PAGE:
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Some of the 1,200 German scientists volunteered to go to the U.S. and Britain to continue their research. The Allies are discussing plans to assign many to work on new weapons against Japan.
*U.S. Diplomat Herbert Agar, an ex-newsman and a greater expert on propaganda than on science, said in London last week: "If the war had gone on another six months ... it was probable that someone would have learned to break the atom without controlling it. ... There was a danger that the Germans would have learned . . . first. . . ."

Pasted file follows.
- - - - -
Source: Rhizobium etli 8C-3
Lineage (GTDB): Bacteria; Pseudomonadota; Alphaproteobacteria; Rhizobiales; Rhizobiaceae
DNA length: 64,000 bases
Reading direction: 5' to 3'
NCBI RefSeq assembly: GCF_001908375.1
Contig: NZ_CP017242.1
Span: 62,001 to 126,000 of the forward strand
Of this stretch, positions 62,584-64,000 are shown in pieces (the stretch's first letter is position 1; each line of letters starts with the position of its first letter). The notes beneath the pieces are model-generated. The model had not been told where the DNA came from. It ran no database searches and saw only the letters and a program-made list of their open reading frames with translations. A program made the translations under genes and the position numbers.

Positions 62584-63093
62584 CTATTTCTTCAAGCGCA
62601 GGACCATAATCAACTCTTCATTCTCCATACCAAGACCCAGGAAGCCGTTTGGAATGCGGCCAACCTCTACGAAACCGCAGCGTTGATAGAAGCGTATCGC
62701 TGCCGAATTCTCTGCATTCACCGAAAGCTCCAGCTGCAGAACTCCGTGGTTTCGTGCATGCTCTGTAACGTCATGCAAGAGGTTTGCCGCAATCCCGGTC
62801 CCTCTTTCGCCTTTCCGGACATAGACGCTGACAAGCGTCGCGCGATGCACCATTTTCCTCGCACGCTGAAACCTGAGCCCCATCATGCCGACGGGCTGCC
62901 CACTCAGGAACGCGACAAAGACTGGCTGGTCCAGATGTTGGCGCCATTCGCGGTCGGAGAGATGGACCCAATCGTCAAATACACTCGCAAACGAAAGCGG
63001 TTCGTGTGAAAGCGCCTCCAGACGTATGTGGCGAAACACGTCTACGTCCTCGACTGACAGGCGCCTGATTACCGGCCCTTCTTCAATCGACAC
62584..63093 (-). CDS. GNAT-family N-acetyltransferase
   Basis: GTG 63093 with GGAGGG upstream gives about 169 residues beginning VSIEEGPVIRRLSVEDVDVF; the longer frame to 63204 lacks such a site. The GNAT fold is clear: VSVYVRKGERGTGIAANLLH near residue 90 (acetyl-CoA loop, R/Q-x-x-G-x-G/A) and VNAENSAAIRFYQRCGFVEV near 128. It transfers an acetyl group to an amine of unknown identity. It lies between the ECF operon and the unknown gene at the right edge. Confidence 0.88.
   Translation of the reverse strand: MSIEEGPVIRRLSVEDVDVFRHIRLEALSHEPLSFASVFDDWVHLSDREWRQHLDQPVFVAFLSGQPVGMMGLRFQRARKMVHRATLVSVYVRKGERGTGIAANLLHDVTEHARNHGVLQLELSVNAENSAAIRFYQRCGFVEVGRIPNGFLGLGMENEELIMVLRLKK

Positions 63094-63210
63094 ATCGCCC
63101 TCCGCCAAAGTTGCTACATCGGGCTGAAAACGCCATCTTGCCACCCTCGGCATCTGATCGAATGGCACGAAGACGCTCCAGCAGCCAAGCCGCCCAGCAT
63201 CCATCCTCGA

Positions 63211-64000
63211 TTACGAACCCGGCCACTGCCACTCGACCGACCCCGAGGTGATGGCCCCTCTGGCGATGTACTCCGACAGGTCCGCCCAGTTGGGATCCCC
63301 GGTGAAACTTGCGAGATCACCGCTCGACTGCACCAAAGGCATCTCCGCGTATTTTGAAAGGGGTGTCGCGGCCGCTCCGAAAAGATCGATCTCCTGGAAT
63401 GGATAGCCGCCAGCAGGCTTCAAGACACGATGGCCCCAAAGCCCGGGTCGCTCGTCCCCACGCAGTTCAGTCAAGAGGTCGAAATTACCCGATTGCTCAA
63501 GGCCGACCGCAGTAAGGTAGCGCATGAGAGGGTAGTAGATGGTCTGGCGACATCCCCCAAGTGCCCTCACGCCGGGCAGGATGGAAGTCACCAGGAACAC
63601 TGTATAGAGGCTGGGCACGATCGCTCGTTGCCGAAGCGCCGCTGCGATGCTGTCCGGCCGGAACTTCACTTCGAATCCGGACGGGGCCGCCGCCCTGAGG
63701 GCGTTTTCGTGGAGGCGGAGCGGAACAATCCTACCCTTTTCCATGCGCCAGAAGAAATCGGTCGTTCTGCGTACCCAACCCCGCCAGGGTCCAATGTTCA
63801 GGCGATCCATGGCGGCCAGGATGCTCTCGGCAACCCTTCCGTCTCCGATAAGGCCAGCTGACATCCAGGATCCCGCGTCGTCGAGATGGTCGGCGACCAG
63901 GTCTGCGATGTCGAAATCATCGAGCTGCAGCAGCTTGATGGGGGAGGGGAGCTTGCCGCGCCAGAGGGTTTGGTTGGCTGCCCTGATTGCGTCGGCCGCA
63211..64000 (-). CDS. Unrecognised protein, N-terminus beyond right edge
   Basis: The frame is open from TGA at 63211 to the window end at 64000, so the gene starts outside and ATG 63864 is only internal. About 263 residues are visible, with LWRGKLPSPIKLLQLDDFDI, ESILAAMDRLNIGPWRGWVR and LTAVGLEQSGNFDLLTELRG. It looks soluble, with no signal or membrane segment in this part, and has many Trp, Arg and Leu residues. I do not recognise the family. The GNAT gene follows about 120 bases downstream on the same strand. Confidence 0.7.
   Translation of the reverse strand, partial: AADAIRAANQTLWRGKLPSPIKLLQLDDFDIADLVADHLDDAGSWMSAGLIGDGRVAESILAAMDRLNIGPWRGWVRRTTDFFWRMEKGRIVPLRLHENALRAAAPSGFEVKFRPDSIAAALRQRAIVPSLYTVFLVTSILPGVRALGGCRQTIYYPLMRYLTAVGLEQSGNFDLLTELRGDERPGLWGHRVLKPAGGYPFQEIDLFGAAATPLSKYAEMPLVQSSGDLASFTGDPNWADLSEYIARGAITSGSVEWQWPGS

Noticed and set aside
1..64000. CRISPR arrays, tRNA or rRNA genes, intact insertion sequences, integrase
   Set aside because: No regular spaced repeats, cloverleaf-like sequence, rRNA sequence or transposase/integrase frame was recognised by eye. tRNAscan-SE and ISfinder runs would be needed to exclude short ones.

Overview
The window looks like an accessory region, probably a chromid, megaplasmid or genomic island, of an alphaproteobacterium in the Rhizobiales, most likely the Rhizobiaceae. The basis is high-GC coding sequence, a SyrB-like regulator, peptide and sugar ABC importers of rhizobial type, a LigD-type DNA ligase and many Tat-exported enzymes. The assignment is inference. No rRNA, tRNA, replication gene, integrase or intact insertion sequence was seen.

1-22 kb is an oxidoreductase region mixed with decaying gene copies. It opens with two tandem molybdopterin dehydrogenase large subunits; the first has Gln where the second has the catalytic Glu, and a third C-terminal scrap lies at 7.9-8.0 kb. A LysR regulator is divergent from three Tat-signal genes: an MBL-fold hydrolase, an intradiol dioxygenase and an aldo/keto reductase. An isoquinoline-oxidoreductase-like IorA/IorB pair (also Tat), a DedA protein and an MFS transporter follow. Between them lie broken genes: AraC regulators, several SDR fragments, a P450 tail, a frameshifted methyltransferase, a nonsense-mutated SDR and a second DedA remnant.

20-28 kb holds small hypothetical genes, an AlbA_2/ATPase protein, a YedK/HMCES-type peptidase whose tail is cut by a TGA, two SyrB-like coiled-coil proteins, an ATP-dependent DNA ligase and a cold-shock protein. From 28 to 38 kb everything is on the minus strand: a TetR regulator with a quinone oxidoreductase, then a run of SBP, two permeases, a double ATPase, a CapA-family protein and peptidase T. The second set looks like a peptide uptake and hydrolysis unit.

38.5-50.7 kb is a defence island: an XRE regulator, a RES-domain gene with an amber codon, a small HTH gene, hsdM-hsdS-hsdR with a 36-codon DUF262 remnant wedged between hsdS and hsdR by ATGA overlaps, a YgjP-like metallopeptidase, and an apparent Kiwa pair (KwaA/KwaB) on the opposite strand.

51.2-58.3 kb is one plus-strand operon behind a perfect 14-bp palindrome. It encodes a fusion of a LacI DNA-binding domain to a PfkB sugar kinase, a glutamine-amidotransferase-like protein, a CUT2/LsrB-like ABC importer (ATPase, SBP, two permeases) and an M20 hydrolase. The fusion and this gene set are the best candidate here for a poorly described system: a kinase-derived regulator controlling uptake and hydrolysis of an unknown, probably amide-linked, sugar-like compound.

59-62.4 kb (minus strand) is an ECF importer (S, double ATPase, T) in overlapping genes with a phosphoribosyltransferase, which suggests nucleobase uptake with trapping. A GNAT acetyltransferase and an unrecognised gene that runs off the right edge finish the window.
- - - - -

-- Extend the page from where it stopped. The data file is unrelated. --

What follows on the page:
†The British last week revealed a fantastic antiaircraft weapon of their own: aerial minefields. Laid by old bombers just before an air attack, the air mines were suspended from balloons and small parachutes by piano wire; when a plane hit the lower part of the wire, the delicately attached mine would slide down and hit the plane. The British claimed that air mines downed at least a half-dozen German planes over London during the blitz. Once a small boy found a wire lying on the ground, yanked it, blew up a house six blocks away.